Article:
-The most important thing we need to do is refuse to let Nancy Pelosi, Harry Reid, Chuck Schumer and Steny Hoyer set the agenda for us and what we do. A concrete example of what we need to be doing on a whole range of issues is the recent announcement of a press conference tomorrow, as this is being written, announcing the launch of an impeachment campaign ( We should be openly demanding what justice, peace and survival call for, organizing ourselves to be effective in pressing those demands on elected officials of both corporate parties.

-Greens and others committed to building a political alternative to the Democrats and Republicans should keep at it, running “third party” candidacies or as progressive independents in non-partisan races and building membership-based independent political organization. There are a number of concrete signs that, despite limited success by Green and other third party candidates in this election cycle, conditions may be ripening for a more broadly-based, mass upsurge of support for a populist political alternative, and those of us with genuinely progressive politics need to influence these developments as much as possible.

-Already, the discussion about Presidential politics in 2008 has begun. This will grow and intensify in coming months, including over the question of who the Green Party should run and, for some non-Greens, why activists should get behind one or the other of the more progressive Democrats. There is no way to avoid these debates; what is essential is that conscious efforts be made to keep them as healthy as possible, recognizing that the anachronistic, undemocratic, corporate-dominated, winner-take-all U.S. political system makes our work in the electoral arena tremendously challenging.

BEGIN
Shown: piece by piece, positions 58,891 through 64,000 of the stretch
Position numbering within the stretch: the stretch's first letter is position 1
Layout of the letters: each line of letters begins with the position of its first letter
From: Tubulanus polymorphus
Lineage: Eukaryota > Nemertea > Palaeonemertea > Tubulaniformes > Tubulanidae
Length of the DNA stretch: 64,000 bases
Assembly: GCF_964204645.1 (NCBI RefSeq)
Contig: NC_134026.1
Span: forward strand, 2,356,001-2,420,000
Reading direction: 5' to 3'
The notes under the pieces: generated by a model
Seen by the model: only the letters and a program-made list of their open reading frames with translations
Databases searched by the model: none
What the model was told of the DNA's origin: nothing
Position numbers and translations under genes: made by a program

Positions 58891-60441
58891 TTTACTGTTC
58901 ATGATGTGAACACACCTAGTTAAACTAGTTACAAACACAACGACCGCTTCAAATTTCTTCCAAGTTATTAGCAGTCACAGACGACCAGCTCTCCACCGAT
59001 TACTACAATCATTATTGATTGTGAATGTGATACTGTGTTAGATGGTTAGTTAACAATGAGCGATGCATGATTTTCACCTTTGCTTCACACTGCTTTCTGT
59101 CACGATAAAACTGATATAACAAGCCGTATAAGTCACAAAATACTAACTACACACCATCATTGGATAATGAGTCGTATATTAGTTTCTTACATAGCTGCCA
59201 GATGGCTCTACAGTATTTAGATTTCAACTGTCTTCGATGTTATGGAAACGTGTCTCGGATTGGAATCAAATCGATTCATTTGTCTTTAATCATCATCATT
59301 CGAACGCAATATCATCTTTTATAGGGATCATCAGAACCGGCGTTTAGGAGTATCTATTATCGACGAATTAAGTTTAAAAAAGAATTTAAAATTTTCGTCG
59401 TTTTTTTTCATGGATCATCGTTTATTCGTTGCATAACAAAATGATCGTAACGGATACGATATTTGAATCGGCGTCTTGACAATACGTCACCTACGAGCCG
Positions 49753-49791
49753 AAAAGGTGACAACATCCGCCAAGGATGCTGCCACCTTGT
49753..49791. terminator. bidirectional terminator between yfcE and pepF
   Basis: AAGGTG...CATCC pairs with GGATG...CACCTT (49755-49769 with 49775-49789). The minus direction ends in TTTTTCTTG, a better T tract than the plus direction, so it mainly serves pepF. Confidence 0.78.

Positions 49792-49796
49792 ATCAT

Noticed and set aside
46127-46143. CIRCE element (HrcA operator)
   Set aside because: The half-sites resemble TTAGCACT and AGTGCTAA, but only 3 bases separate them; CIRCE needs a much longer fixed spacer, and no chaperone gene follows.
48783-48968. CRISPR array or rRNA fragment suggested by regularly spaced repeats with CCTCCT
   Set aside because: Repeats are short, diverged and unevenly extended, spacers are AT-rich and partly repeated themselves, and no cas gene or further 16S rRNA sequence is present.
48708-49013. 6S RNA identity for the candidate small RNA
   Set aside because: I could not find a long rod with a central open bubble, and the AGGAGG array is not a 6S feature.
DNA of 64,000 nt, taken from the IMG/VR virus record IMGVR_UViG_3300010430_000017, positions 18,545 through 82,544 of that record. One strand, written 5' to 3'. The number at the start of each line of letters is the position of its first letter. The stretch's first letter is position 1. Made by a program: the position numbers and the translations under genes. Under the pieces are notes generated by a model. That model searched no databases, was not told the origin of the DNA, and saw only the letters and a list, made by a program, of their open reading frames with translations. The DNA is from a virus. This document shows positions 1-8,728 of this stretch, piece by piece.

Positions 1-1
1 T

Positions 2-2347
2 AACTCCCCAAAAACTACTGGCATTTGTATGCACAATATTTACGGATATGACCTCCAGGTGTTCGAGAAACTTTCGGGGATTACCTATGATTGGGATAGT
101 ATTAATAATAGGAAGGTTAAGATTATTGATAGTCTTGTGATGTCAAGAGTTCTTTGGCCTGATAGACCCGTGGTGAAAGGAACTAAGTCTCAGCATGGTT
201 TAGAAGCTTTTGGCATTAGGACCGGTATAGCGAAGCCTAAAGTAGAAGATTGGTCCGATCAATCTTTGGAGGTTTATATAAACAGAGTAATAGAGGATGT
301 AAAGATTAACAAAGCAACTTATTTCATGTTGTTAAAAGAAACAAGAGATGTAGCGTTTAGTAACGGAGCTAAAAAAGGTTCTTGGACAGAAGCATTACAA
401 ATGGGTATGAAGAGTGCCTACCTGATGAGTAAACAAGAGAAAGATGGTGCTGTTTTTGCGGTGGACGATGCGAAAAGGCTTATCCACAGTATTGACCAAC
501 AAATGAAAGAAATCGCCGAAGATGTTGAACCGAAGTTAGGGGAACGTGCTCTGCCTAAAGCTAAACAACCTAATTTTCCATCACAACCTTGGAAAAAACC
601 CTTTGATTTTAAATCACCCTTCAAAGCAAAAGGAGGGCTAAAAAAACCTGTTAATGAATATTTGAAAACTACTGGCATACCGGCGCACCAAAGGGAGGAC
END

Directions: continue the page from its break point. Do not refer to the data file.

-Along these lines, the Democratic victory should quickly bring to the forefront the electoral democracy issues that have been submerged under Republican control of Congress. Passage by the Congress of many of the points of the 10-point Voters Bill of Rights, initially put together at a meeting organized by IPPN following the Florida election debacle in 2000, should become a main focus for all of us who appreciate how seriously flawed our “democracy” is.

-Finally, and certainly not least important, we need to be about the work of alliance-building across lines of culture, nationality, issue, geography and political strategy. The continuing “wall between,” in Anne Braden’s words, people of color and white people, the reality of systemic racism and white supremacy that very much affects the personal relations and interactions among progressive activists, must be understood and worked at so that we can build a truly multi-cultural movement with significant leadership from people of color, youth, women and working-class people.

November 7th was not the revolution, but it was definitely an opening. Let’s move forward together through it with the tens of millions who want not words about a “new direction” but the real thing.